Rep. David McCrea. Credit: Troy R. Bennett / BDN

AUGUSTA, Maine — It was a nearly five-decade teaching career that spurred Rep. David McCrea, D-Fort Fairfield, to introduce legislation strengthening union negotiations by eliminating zipper clauses from public employee contracts.

“These zipper clauses have always put educators at a distinct disadvantage,” McCrea said earlier this week. “But during the current COVID-19 pandemic, unilateral decisions made by school districts have clearly pushed the envelope to the extreme.”

As McCrea explains it, Maine’s current labor law allows zipper clauses that preclude negotiations once contracts are signed. So, for example, if an employer wants to eliminate certain health benefits, add in drug screens or increase work hours, the zipper clause allows a unilateral decision because the contract is already closed or zipped up.

McCrea taught in Fort Fairfield for 48 years before retiring in 2016. During that time, he represented the Fort Fairfield Teachers Association in contract negotiations, serving as the union’s chief negotiator for most of that time.

“I can speak from experience that whenever a school district implements a change in procedures that impact the working conditions of educators, there is no means of modifying the change or its effects on teachers until the next contract negotiations as long as the zipper clause is within their contract,” he said. “This only thwarts productive and fair collaboration on the issues.”

In its most simple terms, LD 449, “An Act To Strengthen the Ability of Public Employers and Unions To Negotiate,” actually amends existing law to eliminate zipper clauses in Maine’s public employee contracts.

In a 1982 test of employee zipper clauses, The Maine State Employees Association challenged the state, alleging the state interfered with, restrained and coerced employees of the Department of Environmental Protection, the Department of Human Services and the Board of Cosmetology by making unilateral changes in the wages, hours and working conditions for these employees.

After a Maine Labor Relations Board hearing, the MSEA had no recourse because they had agreed to the zipper clause.

“In the applicable collective bargaining agreements between the parties, the MSEA has waived its right to bargain over the unilateral changes which have been implemented,” the labor board decision read.

Nonetheless, Steven Bailey, executive director of The Maine School Management Association, who is opposed to McCrea’s proposed legislation, said that zipper clauses are rare in current teacher contracts.

Conversely, the Maine Education Association said most contracts still contain zipper clauses.

“A quick search of our contract database shows virtually all MEA contracts have zipper clause language in them to one degree or another,” Nate Williams, director of collective bargaining and research, said in his testimony this week.

Bailey said that Williams’ assessment is an “overstatement” of the situation. In a Friday afternoon interview, Bailey said he knows of several Maine school districts working on side letters regarding COVID-19 guidelines for teachers. The letters are an agreement between the union and the school board, Bailey said.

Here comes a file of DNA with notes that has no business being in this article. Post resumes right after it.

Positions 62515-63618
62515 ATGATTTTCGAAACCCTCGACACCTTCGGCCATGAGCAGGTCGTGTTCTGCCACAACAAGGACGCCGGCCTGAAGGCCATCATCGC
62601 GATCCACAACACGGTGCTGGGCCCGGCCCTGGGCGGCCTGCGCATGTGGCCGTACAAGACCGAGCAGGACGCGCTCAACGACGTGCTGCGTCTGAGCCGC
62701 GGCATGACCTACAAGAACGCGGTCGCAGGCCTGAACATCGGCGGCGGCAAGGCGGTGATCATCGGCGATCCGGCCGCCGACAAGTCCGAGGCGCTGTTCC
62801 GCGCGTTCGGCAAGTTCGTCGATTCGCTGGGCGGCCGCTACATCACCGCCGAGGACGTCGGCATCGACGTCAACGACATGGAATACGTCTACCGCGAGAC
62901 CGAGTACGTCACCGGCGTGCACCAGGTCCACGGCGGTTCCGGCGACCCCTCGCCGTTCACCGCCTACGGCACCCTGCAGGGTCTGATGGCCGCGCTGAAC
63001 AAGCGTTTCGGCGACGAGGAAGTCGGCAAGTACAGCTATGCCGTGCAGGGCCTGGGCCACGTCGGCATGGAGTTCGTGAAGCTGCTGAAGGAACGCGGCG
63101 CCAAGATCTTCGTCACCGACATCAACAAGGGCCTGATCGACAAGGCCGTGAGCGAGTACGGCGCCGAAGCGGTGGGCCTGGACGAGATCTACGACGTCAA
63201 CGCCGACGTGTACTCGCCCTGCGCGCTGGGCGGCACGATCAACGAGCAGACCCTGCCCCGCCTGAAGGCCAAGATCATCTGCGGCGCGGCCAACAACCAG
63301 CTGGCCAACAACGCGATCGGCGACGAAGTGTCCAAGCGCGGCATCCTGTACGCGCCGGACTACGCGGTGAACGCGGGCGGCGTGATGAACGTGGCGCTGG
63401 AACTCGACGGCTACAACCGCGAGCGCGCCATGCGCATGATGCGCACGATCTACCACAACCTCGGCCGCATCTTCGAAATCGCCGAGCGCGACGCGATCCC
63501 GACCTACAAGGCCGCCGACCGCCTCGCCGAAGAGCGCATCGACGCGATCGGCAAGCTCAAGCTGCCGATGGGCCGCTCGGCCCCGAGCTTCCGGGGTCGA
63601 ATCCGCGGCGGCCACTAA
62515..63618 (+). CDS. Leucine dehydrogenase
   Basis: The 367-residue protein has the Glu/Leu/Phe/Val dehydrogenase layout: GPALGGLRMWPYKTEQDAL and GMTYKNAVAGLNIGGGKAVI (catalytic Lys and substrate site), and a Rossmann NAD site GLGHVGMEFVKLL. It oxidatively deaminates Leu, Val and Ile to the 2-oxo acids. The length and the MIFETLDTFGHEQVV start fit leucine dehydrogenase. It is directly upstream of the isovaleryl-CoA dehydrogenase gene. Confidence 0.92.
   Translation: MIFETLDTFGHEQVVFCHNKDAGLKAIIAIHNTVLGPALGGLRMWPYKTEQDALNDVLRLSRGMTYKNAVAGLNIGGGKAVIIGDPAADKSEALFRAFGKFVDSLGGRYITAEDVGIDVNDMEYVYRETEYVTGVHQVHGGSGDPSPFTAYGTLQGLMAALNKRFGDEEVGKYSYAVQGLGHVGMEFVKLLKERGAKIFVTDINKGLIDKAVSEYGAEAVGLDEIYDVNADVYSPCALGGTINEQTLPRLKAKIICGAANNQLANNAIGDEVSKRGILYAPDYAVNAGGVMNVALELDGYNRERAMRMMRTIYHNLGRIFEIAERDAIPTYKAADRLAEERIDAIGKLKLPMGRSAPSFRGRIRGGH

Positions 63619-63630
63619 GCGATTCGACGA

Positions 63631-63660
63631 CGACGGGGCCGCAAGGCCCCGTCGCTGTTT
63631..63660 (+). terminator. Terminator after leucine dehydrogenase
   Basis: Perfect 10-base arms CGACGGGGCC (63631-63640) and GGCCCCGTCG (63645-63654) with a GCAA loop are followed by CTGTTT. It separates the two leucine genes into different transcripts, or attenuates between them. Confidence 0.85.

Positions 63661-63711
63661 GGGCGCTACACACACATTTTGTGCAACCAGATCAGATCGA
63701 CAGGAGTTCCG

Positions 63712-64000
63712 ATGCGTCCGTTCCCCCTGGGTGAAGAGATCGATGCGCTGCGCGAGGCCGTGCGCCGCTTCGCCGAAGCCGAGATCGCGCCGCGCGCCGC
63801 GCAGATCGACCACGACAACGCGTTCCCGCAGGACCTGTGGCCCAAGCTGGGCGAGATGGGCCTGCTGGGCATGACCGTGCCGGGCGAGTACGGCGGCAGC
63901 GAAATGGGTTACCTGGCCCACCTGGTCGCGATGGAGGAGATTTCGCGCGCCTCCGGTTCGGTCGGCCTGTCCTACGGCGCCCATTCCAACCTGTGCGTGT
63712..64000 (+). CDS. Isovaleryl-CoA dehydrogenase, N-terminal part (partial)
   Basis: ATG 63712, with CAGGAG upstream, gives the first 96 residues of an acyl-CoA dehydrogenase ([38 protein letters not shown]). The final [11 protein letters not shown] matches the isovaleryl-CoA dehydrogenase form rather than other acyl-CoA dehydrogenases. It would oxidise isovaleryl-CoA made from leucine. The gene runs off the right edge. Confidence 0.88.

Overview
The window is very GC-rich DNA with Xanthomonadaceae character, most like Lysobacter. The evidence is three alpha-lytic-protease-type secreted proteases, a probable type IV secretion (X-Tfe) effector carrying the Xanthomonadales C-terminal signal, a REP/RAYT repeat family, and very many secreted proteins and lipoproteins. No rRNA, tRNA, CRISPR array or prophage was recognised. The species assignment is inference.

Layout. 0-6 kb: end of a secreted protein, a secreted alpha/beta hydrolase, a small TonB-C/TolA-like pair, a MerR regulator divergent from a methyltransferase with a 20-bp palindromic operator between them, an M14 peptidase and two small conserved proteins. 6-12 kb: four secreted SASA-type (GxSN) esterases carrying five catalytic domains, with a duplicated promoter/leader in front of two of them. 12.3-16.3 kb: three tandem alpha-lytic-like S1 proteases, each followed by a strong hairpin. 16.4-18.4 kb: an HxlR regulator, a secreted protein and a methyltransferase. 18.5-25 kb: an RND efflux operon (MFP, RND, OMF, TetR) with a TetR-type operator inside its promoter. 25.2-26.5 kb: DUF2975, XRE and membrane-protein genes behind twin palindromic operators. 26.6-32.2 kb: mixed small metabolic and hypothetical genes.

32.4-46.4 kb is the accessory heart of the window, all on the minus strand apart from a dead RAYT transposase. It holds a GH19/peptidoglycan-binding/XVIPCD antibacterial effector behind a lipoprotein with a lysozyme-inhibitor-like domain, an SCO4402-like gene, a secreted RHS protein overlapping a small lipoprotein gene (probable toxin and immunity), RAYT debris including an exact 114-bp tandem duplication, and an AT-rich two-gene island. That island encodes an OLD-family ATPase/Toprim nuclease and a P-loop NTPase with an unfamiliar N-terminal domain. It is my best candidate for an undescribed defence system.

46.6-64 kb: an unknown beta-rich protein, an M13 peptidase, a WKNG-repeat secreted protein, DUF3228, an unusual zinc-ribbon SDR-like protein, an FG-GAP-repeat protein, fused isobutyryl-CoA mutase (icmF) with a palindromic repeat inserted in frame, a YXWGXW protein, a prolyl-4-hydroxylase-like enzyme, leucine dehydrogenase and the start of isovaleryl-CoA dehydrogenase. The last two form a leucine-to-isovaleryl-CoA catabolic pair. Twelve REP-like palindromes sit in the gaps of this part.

“Districts found a way to meet and talk about the safety of teachers and students,” he said.

Still, when asked, Bailey did not have examples of specific districts that have done this.

“Our associations [Maine School Boards Association and Maine Superintendents Association] don’t understand why this bill has been introduced when its intent is to overturn contract language already agreed upon by both sides,” Bailey said in his testimony via Zoom this week. “This bill introduces a very dangerous concept, which is [that] legislators will start to amend local contracts that are in the purview of the local teachers’ association and the school board.”

The current pandemic brings bargaining agreement issues to light, Williams said.

“Experience has shown us that collaboration and creative problem-solving are the best methods to resolve issues in a way that benefits students,” he said. “Zipper clauses restrict the parties’ ability to do that. With a zipper clause, it just takes one party to withhold consent from negotiating how the issue is to be resolved.”

Those opposed to eliminating the clause from public employee contracts say it will lead to perpetual negotiations, but Wiliams said that is not the intent.

McCrea said that teachers are pushed to extremes with new COVID-19 teaching obligations.

“I understand that unilateral decisions made by some school districts during this COVID-19 pandemic have put their teachers in situations which are unfair, health-threatening and all too often under serious stress,” McCrea said. “Teachers are required to deliver lessons remotely, in-person or in many cases, both, while exposing themselves to the virus and perhaps carrying the virus home to their families.

“Not only are teachers expected to teach under this much more difficult situation,” McCrea continued. “They very often must find some way to ensure that their own children not only have care at home but also must help their own children with their schooling. I know of several teachers who have either decided to retire or simply leave the profession for both their own wellbeing as well as that of their family.”

LD 449 was referred to the Labor and Housing committee.

Kathleen Phalen Tomaselli

Kathleen Phalen Tomaselli

Kathleen Phalen Tomaselli is a reporter covering the Presque Isle area. Over the years, she has covered crime, investigations, health, politics and local government, writing for the Washington Post, the...